"Rudie can’t fail," came a crumpled voice from a woman sitting next to his father. "Did you bring me those vegetables from the market, Rudie?" She called herself Mother Teresa, although she looked nowhere near the late saint of the gutter. Tall and overbuilt, she one day mysteriously appeared at the doorstep of the house with blood running down her legs, carrying a single bag of clothes and a stack of post-dated checks that went on to the next seven years. No more aware, she had been his father’s companion since. Rudie squeezed her hand, stood up, and brought his father to his feet. Mother Teresa stiffened, turned to face Rudie, and asked weakly, "It’s time, isn’t it, Rudie?" He smiled and nodded. "Goodbye, George," she said.

Rudie guided his father to his room and gave him a glass of water before laying him down in his bed. There were pictures of his mother on the bedside table, on the wall next to the crucifix, on the mirror in the cabinet. "Happy birthday, Papa," he said, remembering the last time his father had been in his senses. He had gone to see Rudie in his house, but refused to come inside in spite of the rain. "I don’t have much to say, son," he had said. "Just take this and don’t fail me." And that was it – an envelope in his hand, an obligation to fulfill. Rudie took the will out of his pocket. He knew he needed to read the last line when this moment came, even though he'd had it memorized for five years. He whispered a prayer and wiped the tear that fell from his eye. He kissed his father on his forehead, and pressed a needle in his arm. George brought the newspaper to his chest, and pulled his final breath.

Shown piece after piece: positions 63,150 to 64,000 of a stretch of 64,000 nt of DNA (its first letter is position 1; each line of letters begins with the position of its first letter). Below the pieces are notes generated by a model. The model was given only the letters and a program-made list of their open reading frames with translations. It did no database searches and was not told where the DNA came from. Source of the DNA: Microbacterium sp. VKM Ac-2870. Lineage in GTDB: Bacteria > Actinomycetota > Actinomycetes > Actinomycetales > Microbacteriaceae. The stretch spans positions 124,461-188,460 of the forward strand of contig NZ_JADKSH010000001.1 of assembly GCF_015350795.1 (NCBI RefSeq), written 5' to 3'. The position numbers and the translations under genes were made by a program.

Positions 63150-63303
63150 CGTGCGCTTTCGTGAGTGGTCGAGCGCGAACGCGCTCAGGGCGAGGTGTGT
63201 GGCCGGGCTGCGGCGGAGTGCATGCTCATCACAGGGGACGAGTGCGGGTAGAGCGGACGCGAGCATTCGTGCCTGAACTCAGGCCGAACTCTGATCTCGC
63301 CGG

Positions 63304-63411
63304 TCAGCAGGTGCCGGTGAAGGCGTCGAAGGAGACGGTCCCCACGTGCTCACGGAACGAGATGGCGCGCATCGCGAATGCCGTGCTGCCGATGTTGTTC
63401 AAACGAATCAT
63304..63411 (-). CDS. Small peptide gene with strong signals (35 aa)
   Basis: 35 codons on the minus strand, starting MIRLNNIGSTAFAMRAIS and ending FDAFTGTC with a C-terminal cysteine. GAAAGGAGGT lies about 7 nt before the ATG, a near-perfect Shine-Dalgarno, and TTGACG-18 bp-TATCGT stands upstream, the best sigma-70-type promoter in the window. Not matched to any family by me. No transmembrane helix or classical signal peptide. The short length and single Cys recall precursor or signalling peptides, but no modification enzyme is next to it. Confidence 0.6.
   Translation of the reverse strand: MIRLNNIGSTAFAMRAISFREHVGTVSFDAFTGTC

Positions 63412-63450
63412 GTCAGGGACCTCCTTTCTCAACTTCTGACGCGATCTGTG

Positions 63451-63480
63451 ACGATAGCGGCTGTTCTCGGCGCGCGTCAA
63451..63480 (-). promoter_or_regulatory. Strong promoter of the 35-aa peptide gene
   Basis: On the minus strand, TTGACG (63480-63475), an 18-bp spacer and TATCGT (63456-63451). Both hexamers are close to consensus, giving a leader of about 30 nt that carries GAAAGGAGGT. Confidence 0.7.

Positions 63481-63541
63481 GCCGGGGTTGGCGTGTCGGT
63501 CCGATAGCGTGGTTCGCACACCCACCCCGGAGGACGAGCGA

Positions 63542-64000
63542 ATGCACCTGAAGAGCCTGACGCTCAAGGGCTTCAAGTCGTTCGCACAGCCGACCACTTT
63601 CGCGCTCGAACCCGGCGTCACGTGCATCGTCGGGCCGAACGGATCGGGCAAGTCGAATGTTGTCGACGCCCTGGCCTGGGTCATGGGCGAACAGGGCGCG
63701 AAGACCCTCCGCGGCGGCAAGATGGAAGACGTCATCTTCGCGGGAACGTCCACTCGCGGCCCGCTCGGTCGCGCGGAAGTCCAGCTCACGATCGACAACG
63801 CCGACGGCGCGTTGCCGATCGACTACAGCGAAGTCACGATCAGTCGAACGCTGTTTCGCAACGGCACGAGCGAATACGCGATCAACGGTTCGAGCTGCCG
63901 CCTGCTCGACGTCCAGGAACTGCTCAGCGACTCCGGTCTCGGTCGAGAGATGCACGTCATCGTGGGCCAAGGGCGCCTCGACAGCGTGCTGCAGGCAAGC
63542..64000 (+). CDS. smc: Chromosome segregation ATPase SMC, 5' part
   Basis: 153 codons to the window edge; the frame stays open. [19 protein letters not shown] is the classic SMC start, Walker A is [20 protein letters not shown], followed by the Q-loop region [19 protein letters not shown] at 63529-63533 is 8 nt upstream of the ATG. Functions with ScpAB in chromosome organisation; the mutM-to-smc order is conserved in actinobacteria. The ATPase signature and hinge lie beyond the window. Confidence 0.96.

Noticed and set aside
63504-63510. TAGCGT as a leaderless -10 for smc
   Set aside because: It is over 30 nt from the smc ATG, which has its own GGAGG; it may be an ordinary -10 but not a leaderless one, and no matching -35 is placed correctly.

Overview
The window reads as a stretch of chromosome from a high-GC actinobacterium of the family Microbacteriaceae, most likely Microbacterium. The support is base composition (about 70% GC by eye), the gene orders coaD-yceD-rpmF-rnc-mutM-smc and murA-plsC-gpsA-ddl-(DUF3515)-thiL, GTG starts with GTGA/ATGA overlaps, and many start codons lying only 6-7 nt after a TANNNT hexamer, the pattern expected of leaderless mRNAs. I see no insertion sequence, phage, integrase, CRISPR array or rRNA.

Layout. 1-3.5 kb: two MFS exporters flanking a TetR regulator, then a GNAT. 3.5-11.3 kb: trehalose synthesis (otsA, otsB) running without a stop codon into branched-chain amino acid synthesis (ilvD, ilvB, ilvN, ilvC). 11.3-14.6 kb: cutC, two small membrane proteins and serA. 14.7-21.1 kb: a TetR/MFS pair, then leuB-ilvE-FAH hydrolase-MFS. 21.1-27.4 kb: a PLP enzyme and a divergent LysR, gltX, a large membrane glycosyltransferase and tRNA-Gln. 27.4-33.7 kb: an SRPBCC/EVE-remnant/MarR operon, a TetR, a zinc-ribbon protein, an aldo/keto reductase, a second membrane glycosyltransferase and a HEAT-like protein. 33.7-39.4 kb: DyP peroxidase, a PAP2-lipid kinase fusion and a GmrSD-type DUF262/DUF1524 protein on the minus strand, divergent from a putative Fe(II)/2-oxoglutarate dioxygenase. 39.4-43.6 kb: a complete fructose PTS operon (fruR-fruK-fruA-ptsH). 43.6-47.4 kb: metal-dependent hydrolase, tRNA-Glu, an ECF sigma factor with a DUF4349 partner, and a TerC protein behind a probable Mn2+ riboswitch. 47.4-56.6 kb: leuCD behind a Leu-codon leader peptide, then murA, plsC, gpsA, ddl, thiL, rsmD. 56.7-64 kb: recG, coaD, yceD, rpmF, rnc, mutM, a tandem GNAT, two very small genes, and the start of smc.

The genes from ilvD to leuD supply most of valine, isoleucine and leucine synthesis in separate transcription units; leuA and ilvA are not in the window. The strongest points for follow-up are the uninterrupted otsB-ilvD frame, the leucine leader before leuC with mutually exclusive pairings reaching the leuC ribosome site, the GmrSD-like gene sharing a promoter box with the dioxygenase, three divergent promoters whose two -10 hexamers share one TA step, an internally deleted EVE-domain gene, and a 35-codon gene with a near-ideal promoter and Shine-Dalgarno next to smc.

05 November 2006

holiday pics anyone?

I'm taking care of a backlog project here. Apart from the songs, below are links to picture galleries from my last two summer holidays. The first is from the Cyclades Islands in Greece where the significant other and I spent about a couple of weeks this July; the second is from Oaxaca, part of my three-week Mexico trip in July last year. Oaxaca isn't actually in good shape right now, and I sure hope they sort things out pronto.

Listen to the songs I'm posting while you, it is my hope, enjoy the pictures. The songs and the pictures don't exactly go together, but these are the bands I've been listening to lately, having just bought their latest Best Of compilations. The Tragically Hip and Gomez are underrated bands I like. TTH live up to the tragic in their name. These talented Canadians, who pre-date the recent wave of bands north of the US border such as The Arcade Fire, Wolf Parade and even The New Pornographers, should be bigger than they are. In fact, they've been around since 1983. Gomez, likewise, came before the Brit wave that we are still seeing. And even though they have a Mercury Prize to prove their worth, admittedly, I think they were never as exciting as the fresher lot are. They're finding new popularity, however, after Grey's Anatomy used one of their new songs, a boost they could certainly use.

So. Click on the titles to listen to the songs, which will pop up in a new window as usual, then click on the pictures to go to the galleries. They will open in this same page, but there's a link back if you want to return.

click on the title to listen
click on the picture to see greece

click on the title to listen
click on the picture to see oaxaca